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We live in grizzly country. Whenever I walk the paths around my house and trek through Glacier National Park with my family, we respect the grizzly bears. We do not leave any food or trash out for bears to eat. We sing and clap and do what we can to scare the bears away so that we can share nature’s gifts in peace – without harm – to us or the bear.

My approach to the grizzly bear is governed by my protective nature. I want to protect my family from harm and I want to protect the bears from harm. As a rabbi and person of faith, I seek to approach all of God’s creatures with respect and care. In fact, my reading of the book of Genesis inspires me to act as a caretaker for the earth and all the creatures who roam the earth, such as the grizzly. I would never want to see a world without grizzly bears.

While in the past we as a country have acted to protect the grizzly bear from extinction, there is a debate about whether the work is done. There is a move to de-list the grizzly bears as “endangered” and as a person of faith and lover of nature, I would rather err on the side of caution and promote more protection.

People of faith are called to give serious consideration to our actions on all the world’s inhabitants – human and animal alike. This consideration must include evaluating the consequences of actions taken on our behalf by our federal and state governments, including our federal government’s plan to remove Endangered Species Act protections from Greater Yellowstone Ecosystem grizzly bears and our Montana Department of Fish, Wildlife and Parks’ plans to sell these bears to trophy hunters.

Our religious teachings tell us that God gave people dominion over animals, however, dominion does not give us the right to cause indiscriminate pain and destruction. Many religions teach that we are permitted to use animals only when there is a genuine, legitimate need, and we must do so in the manner that causes the animal the least suffering.

Nobody needs a dead grizzly bear trophy.

We will suffer from losing these beautiful animals, and the bears will suffer. Bears that are killed by trophy hunters will suffer from the immediate pain and distress of being shot, and in some cases, lingering injured for hours when the hunter’s shot doesn’t kill immediately. It is possible that some may even be chased by hounds or trapped.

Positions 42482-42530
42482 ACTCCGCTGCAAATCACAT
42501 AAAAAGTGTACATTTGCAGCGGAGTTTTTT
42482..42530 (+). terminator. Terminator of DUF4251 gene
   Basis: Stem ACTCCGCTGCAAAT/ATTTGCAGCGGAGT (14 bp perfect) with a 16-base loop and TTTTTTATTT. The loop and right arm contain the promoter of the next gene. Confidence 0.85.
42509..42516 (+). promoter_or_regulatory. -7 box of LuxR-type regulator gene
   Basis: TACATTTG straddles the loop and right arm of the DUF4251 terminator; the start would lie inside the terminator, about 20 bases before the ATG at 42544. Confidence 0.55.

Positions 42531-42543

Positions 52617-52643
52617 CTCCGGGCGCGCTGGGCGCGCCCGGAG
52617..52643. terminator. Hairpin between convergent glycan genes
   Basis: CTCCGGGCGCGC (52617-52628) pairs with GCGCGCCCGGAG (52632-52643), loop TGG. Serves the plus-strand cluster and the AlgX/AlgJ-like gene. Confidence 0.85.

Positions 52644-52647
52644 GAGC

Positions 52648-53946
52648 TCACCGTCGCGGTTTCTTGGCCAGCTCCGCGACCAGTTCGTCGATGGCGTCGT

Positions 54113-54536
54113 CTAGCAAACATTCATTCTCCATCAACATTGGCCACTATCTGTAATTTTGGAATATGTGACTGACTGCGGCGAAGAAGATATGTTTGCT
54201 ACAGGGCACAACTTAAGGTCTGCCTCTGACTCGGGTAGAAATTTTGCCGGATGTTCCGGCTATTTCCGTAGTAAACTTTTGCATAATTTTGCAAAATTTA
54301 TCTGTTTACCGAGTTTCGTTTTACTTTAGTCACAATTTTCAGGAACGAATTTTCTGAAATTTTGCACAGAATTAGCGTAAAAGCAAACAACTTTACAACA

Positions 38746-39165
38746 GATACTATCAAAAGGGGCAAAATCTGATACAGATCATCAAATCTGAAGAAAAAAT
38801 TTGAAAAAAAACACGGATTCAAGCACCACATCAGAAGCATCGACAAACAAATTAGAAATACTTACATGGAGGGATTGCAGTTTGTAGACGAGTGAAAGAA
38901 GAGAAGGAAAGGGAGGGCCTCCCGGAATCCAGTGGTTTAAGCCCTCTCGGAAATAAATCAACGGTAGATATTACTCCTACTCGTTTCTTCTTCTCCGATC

Endangered Species Act protection has significantly benefited Greater Yellowstone Ecosystem grizzly bears. They have rebounded from as few as 136 grizzly bears when they were listed as “threatened” in 1975 to perhaps several hundred bears today. But grizzly bear populations in the U.S. are not recovered. And after delisting, many more Greater Yellowstone Ecosystem grizzly bears will be killed as these states open seasons allowing trophy hunters to kill these majestic creatures.

Bears who escape the hunters’ guns will also be harmed. Young grizzly bears stay with their mothers up to three years learning to be successful adults. Orphaning these young bears before their mothers have taught them all they need to know – indeed in some cases even before they are able to minimally fend for themselves – is simply cruel.

Greater Yellowstone Ecosystem grizzly bears still need federal protection to ensure they survive and thrive in the future – for us, and for generations to come. I call on all people of faith and conscience to speak out on behalf of grizzly bears and against this cruel proposal. Do you want to see a world that only contains dead grizzlies on the walls of homes and museums? I don't.

The U.S. Fish and Wildlife Service is taking public comment on this proposal until today, May 10. Please urge the agency to keep federal protections for Yellowstone grizzly bears. 

Francine Roston is the spiritual leader of Glacier Jewish Community/B’nai Shalom ( After 16 years as a congregational rabbi in suburban New Jersey, and after falling in love with Glacier National Park, she and her family moved to Whitefish in 2014. Roston is an avid hiker, volunteer in the school system and community activist.

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